From the start, the Bush administration's attempt to redefine "wetlands" was a pretty transparent lobbying effort for big business. The idea was dreamed up by the White House Council on Competitiveness, a quasi-government agency headed by Vice President Dan Quayle, whose seeming purpose is to dismantle the federal regulatory machine by rewriting the rules.
The proposed new technical definition of wetlands would, in essence, throw into the marketplace about half the 100 million acres which now are currently off limits to developers and oil companies -- among them the coastal marshes and swamps that not only act as buffers to absorb pollutants between cities and bodies of water like the Chesapeake Bay, but which also are home to all manner of flora and fauna. Formerly protected land from the Alaskan tundra to the Florida Everglades, including one-third of the freshwater wetlands in the Chesapeake Bay region, would be vulnerable to development and drilling.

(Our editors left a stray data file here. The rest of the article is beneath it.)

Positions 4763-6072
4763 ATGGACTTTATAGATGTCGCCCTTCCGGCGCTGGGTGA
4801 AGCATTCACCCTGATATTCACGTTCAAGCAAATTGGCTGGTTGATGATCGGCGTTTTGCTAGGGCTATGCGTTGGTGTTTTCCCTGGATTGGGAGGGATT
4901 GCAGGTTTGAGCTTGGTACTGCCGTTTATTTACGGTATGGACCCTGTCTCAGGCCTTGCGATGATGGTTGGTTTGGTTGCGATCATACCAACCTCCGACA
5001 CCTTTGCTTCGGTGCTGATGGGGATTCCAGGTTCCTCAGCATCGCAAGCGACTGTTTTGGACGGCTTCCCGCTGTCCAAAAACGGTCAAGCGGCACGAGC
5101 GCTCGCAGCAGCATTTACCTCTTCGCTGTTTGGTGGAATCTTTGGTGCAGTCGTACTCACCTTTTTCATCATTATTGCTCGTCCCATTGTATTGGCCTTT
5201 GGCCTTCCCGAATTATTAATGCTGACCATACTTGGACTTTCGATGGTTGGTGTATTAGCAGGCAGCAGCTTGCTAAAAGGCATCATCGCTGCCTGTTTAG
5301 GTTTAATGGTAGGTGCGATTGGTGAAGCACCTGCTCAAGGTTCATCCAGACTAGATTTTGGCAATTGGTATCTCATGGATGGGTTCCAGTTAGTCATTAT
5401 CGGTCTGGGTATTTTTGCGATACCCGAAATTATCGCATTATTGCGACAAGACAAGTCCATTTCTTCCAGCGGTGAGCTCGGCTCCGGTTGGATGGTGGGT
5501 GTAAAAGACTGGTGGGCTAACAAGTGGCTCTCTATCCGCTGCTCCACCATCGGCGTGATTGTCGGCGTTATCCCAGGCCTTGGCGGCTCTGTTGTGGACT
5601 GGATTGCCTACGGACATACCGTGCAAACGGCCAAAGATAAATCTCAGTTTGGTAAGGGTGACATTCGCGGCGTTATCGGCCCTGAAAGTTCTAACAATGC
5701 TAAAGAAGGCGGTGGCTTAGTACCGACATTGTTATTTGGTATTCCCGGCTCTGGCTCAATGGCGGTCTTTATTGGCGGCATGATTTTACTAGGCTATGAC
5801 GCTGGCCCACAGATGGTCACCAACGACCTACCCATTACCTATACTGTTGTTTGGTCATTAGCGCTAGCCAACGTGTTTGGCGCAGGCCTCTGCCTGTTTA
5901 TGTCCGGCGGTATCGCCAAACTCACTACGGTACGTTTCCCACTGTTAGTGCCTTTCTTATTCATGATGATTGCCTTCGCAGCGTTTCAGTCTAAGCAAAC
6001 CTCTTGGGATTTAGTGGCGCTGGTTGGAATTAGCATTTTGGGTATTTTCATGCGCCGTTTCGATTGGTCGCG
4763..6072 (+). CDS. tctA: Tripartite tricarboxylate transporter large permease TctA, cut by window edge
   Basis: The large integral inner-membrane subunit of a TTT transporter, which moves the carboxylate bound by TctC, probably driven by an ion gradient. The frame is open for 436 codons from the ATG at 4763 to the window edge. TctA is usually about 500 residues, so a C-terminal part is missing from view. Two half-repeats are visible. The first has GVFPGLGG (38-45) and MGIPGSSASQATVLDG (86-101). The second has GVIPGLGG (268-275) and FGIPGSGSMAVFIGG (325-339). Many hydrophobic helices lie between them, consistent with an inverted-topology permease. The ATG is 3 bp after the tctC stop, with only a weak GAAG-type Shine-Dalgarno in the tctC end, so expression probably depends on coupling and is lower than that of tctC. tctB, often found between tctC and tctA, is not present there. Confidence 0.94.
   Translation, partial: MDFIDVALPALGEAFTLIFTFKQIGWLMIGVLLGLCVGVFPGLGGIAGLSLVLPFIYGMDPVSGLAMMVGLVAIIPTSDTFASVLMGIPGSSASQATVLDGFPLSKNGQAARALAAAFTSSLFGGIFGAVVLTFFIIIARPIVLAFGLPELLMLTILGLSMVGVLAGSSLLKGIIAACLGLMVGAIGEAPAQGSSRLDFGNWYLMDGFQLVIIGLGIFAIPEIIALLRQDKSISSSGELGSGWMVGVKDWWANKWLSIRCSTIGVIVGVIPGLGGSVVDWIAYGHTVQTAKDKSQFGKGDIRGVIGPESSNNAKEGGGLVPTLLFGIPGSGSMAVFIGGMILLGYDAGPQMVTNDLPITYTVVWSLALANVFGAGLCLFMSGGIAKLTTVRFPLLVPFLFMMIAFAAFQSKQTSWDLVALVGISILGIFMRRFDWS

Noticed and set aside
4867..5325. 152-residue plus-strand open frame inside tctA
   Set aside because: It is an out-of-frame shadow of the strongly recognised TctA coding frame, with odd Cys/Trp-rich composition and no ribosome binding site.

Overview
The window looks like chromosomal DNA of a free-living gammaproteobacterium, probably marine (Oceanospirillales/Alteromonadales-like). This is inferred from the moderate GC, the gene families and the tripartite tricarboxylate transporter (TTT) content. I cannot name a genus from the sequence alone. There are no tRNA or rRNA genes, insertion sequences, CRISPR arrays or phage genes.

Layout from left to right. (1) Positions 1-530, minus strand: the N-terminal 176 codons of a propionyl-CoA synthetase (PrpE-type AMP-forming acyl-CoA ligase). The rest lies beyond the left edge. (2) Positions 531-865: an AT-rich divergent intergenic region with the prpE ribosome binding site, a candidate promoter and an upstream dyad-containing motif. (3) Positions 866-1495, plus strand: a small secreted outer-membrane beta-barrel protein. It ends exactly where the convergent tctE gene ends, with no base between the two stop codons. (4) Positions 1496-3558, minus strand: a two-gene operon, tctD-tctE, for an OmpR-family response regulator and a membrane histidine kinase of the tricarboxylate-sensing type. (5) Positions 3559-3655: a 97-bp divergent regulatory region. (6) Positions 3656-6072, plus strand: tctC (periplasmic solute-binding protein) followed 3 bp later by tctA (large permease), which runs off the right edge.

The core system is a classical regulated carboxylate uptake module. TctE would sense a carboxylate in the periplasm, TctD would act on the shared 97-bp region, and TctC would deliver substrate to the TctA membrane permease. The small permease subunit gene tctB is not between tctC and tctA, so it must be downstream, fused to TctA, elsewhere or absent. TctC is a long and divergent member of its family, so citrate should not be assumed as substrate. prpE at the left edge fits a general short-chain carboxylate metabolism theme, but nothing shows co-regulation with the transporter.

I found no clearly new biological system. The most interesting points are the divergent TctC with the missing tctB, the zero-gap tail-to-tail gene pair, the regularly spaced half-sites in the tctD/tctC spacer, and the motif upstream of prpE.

Despite an outpouring of public indignation, however, the man who promised to be the environmental president dutifully carried the deregulation torch. Now come the administration's own experts -- including officials in the Environmental Protection Agency, Fish and Wildlife Service and the Army Corps of Engineers -- to blast the redefinition plan as unworkable. In light of their criticism, President Bush should reconsider the proposal. The attempt to redefine wetlands was a sop to disgruntled free-marketeers and a threat to sound environmental policy. We trust that the weight of opposition from within the president's own ranks will be sufficient to force a recanting.